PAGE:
Activists burn Sri Lankan warning notice to NGOs
Government order violates constitution, groups say
Activists in Colombo protest a government order limiting the activities of civil society groups (Photo: ucanews.com)
Civil society groups and activists on Thursday burned copies of a notice issued by the Sri Lankan government that warned nongovernmental organizations from engaging in activities the government deemed outside the groups' mandate.
Protesters carried banners and chanted slogans against the government during the rally, which took place in front of the Fort Railway Station in the capital city Colombo.
“The government has violated the fundamental principles of a democratic society and the rule of law,” said Paikiasothy Saravanamuttu, executive director of the Center for Policy Alternatives.
“This is an attempt to repress nongovernmental organizations and silence an alternative public opinion of the people,” he told ucanews.com.
The Sri Lankan government on July 1 warned civil society groups not to engage in activities outside their mandate, specifically citing press conferences, journalism training and workshops as activities to avoid. More than 1,400 NGOs received notices from the government.
Civil society groups strongly condemned the government notice, saying it was unconstitutional and violated basic rights of freedom of speech and expression.
“Civil society plays a vital role in supporting the democratic process in a country and it should be permitted to operate free from interference by the government,” Saravanamuttu said.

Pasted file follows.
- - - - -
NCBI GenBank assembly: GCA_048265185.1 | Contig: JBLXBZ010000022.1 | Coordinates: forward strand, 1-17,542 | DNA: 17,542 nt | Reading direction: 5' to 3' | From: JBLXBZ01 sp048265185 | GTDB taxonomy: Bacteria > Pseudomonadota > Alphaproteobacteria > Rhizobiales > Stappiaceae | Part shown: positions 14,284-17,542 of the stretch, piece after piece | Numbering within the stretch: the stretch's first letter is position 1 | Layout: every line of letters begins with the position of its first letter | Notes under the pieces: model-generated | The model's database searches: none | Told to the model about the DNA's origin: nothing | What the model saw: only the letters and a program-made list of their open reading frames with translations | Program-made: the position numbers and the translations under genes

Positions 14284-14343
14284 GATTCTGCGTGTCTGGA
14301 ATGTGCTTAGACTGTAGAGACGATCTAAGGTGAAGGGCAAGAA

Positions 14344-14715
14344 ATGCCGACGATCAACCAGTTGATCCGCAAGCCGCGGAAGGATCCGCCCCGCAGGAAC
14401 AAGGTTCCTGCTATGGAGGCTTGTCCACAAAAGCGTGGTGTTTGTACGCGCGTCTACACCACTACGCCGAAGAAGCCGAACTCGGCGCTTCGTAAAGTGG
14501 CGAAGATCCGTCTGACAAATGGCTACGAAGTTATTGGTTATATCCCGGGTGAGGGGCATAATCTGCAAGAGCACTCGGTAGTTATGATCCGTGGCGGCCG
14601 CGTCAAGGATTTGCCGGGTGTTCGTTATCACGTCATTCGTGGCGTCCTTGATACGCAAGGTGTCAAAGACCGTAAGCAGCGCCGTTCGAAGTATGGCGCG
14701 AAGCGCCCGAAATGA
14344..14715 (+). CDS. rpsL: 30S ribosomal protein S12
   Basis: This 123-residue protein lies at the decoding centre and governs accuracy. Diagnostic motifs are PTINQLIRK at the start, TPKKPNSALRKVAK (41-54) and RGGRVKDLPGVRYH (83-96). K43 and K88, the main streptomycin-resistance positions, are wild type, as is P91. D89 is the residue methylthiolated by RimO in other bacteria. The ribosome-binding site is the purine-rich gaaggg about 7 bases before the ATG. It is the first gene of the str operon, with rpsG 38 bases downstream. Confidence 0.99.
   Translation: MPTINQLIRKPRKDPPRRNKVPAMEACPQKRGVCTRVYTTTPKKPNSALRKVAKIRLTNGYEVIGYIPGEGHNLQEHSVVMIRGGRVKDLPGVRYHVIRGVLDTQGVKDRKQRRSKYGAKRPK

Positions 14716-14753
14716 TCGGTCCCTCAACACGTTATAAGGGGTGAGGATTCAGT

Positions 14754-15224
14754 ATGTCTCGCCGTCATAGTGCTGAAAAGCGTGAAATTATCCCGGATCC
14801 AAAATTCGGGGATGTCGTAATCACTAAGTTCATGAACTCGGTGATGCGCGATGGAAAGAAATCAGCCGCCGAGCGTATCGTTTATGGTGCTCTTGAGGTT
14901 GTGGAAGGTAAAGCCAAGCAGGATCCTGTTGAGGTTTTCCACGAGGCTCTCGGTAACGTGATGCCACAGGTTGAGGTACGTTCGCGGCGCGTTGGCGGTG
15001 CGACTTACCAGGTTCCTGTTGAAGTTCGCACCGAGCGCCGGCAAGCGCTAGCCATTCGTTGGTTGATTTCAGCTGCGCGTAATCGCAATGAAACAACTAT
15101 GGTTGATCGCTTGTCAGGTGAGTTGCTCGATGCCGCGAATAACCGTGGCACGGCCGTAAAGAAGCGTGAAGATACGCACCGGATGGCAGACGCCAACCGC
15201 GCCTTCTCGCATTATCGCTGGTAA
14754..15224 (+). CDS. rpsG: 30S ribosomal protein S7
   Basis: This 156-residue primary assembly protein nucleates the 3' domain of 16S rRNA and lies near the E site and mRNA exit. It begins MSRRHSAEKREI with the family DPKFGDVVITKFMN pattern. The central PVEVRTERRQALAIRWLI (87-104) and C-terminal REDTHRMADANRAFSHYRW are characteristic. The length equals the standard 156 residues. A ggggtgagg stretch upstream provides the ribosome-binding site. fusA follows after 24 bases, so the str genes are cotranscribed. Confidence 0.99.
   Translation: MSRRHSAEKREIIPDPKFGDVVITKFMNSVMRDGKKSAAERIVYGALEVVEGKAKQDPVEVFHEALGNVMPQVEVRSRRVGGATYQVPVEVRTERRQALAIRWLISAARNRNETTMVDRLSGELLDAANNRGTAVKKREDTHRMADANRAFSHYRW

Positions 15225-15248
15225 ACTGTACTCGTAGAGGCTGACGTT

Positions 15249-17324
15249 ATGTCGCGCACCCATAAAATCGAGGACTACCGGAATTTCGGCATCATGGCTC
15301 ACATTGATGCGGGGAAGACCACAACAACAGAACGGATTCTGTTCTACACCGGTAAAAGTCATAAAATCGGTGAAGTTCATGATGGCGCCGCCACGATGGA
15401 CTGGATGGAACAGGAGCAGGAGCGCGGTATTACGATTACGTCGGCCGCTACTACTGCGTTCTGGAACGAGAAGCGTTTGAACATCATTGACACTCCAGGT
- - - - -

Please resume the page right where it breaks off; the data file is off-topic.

Civil society protesters demonstrate against new restrictions on NGO operations in Colombo on Thursday (Source: ucanews.com)
Brito Fernando, co-convener of Platform for Freedom, said the warning was a “clear violation of the Sri Lankan Constitution,” which guarantees freedom of speech, expression and assembly.
“We burn this government statement and urge respect for the fundamental rights of freedom of expression and association,” Fernando said.
Protester A K Ariyawathi said that after decades of civil war, the Sri Lankan government should be encouraging the development of civil society.
“Even after 30 years of war, the government still creates fear in the psyche of civilians. They should create a positive environment to engage in civil society work,” she said.
Prime Minister D M Jayaratne told parliament on July 11 that the government was not seeking to control NGO activities but was reminding the organizations to adhere to the principles it agreed to follow at its formation.
Both the United States and Canada had criticized the Sri Lankan government, with the US State Department saying the order “undermines Sri Lanka's longstanding and proud democratic traditions, including freedom of speech and freedom of assembly”.
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